Note:

All matching in 11g has been, and remains, case insensitive.

Table 25-5 illustrates the matching pattern for each of several requested URLs.

Table 25-5 Pattern Matching for Requested URLs

Requested URL Matching Pattern

/oam/sales/oam/page8.html

/oam/.../*.html

/oam/Dept1/page8.html

/oam/Dept?/page8.html

/oam/DeptQ/page8.html

/oam/Dept[A-Z]/page[1-8].html

/oam/DeptQ/page8.html

/oam/Dept[A-Z]/page?.html

/oam/saals/foo/aba/zzz/indexp.html

/oam/sa{*,le,l?,a[k-m],[a-f-m]}s/.../{*b,?a}{a,/../ii}/.../{index,test}[pa].?tml

Query String Matching:

When you have candidates defined with both single query string and query parameters, those with the single string take precedence. Single query strings are scored using the algorithm already-mentioned.

For resources containing parameter lists, the best match is determined as follows:

  • Resources with parameter values without wildcards are given higher order of precedence; the combined length of the parameter names and values is used to determine the best match among the set of such resources.

  • As for query string literals, if there are two or more matches with the same combined length, then matching will fail.

  • Resources with parameter values containing wildcards are considered next. The total number of wildcards within each resource is used to determine the best match among such resources. If there are two or more matches having same number of wildcards, then the combined length of the parameter names and values determines the best match

  • Matching fails if multiple resources contain the same combined length.

Query String Matching Patterns: Second and subsequent patterns use parameter lists:

  • /oam/index.html::a=*d (a single query string)
  • /oam/index.html::a:b
  • /oam/index.html::a:b,c:d
  • /oam/index.html::a:b*
  • /oam/index.html::a:b*,c:d
  • /oam/index.html::a:b*,c:d*
  • /oam/index.html::a:b*,c:*d*

Table 25-6 illustrates the matching pattern for each of several requested URLs.

Table 25-6 Query String Matching: Examples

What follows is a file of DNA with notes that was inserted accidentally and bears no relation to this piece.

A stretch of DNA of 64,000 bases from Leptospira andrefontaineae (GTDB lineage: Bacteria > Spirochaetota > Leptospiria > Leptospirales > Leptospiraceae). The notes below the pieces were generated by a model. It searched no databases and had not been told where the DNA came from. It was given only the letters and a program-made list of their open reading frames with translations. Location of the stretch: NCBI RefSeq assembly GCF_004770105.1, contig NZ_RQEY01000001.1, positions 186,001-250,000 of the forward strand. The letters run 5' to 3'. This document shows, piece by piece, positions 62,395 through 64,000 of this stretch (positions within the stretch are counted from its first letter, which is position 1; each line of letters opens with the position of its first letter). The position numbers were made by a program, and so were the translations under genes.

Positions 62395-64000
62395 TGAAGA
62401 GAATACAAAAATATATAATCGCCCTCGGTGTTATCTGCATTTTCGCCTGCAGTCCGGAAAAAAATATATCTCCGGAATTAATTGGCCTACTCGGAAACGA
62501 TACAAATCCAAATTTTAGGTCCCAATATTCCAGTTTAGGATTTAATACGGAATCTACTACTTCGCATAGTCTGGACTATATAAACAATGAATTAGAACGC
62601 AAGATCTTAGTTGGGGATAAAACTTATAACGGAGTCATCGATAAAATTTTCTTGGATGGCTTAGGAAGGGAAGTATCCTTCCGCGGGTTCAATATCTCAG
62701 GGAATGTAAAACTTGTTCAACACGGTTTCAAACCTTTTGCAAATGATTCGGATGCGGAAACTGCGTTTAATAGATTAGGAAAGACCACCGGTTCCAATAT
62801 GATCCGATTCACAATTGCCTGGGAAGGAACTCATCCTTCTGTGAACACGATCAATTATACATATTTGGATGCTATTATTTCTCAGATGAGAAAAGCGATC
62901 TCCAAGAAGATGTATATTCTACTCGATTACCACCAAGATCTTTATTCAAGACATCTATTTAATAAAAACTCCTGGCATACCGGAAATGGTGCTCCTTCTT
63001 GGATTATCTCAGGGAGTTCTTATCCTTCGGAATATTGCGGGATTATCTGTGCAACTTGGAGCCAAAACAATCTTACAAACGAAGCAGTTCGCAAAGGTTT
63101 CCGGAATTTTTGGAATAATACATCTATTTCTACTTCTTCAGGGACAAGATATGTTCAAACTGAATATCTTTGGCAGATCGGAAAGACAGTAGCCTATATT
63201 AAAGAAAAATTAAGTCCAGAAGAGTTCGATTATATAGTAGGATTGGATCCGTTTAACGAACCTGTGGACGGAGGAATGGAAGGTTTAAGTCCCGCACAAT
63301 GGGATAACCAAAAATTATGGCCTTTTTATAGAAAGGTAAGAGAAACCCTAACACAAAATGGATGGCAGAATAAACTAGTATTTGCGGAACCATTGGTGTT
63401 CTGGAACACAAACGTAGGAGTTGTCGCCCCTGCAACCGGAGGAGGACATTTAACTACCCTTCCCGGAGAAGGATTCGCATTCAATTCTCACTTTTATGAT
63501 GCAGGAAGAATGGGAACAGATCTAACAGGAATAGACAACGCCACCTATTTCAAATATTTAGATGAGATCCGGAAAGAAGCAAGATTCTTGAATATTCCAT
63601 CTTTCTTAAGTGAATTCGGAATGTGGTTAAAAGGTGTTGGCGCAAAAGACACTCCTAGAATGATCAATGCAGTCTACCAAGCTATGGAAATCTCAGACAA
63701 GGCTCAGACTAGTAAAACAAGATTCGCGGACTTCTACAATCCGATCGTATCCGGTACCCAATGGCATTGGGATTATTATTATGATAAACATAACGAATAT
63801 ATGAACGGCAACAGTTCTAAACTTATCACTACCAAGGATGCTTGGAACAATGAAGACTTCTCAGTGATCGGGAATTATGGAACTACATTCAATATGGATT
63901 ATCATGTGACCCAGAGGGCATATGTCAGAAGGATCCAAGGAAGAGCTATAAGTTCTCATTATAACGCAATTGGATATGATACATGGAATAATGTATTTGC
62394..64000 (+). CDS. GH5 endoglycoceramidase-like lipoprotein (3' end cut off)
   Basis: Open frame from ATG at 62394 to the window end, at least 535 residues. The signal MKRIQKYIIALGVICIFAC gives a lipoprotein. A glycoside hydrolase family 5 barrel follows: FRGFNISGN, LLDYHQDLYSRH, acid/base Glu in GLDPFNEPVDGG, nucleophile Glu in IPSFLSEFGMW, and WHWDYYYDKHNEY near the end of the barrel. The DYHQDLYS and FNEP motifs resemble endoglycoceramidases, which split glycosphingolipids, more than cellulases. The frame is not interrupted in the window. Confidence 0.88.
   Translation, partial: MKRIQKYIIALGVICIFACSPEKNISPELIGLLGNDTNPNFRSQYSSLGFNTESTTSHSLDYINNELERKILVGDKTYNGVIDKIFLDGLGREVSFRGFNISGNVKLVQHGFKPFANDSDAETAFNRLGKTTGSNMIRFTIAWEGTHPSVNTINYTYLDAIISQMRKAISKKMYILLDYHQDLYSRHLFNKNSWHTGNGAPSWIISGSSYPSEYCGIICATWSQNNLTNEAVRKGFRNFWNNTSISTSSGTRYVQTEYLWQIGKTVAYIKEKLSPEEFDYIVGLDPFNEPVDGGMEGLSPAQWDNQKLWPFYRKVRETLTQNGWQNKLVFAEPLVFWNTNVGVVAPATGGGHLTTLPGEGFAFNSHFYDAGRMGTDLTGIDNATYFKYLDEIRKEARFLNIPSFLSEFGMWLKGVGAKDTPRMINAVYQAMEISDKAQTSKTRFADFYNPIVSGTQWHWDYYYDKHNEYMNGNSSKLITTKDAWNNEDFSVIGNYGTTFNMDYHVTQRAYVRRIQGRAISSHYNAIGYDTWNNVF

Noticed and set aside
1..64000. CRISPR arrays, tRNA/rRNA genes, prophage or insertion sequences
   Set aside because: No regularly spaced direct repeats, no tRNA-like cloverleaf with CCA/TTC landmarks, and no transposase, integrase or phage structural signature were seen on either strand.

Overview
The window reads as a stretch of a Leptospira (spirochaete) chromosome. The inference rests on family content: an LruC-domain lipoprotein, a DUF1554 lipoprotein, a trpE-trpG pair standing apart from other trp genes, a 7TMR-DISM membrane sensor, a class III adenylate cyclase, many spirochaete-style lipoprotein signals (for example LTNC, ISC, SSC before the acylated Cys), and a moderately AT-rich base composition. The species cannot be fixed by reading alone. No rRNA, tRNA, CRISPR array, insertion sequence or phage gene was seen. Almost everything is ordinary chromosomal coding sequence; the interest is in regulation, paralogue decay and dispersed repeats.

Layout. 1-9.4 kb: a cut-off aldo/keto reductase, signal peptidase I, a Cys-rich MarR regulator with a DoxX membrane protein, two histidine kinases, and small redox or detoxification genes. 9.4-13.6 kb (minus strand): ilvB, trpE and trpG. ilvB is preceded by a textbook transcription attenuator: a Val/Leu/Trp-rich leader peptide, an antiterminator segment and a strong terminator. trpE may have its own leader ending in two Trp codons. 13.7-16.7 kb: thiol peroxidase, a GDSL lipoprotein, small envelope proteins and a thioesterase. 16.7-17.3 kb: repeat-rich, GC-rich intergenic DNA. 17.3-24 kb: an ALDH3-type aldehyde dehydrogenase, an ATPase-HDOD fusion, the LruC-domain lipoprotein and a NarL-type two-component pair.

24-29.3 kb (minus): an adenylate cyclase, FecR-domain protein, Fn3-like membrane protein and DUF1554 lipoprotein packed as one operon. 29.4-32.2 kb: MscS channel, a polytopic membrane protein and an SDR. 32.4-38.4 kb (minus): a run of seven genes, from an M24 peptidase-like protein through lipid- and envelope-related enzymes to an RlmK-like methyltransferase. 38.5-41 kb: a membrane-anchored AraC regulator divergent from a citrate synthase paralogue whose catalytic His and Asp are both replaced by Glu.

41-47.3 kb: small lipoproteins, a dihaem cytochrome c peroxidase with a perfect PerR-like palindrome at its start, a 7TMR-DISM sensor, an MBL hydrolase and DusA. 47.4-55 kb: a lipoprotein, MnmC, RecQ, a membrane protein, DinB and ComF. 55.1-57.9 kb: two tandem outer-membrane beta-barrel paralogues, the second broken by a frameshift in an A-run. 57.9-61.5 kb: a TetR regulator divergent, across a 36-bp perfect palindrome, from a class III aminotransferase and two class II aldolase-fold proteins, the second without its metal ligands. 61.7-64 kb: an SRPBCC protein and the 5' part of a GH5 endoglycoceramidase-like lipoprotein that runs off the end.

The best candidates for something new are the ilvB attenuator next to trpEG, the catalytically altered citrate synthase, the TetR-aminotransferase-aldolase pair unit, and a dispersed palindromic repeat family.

Requested URL Matching URL Pattern Matching Query String Pattern

/oam/index.html?a=b&c=d

/oam/index.html

a=*d

/oam/index.html?a=b1&c=d

/oam/index.html

a:b*,c:d

/oam/index.html?a=b1,c=d1

/oam/index.html

a:b*,c:d*

/oam/index.html?a=b1,c=1d1

/oam/index.html

a:b*,c:*d*

Operation Matching Examples: At this point in request processing, there are one or more candidate resources, all of which match the requested URL path and query string components equally. Access Manager now matches the requested operation to one of those candidates: a resource defined to protect that operation specifically (as well as other, specific operations). As only a single resource can be defined to protect any given operation, this will give the single best match.

Note:

If this does not give a match, verify that the candidate exists protecting all operations (meaning it has been defined using “All", and protects no specific operations).

Run Time Evaluation: Name value pairs are evaluated at run time as follows:

  • NAME VALUE
  • a ab
  • a a*

Same Resource URL Specified Differently: Resources with the same URL and with the same characters in the query string (although specified differently in the console (one as a key and value and the other as a single string)) are considered different and are allowed. For example, the two following resource patterns are considered as different: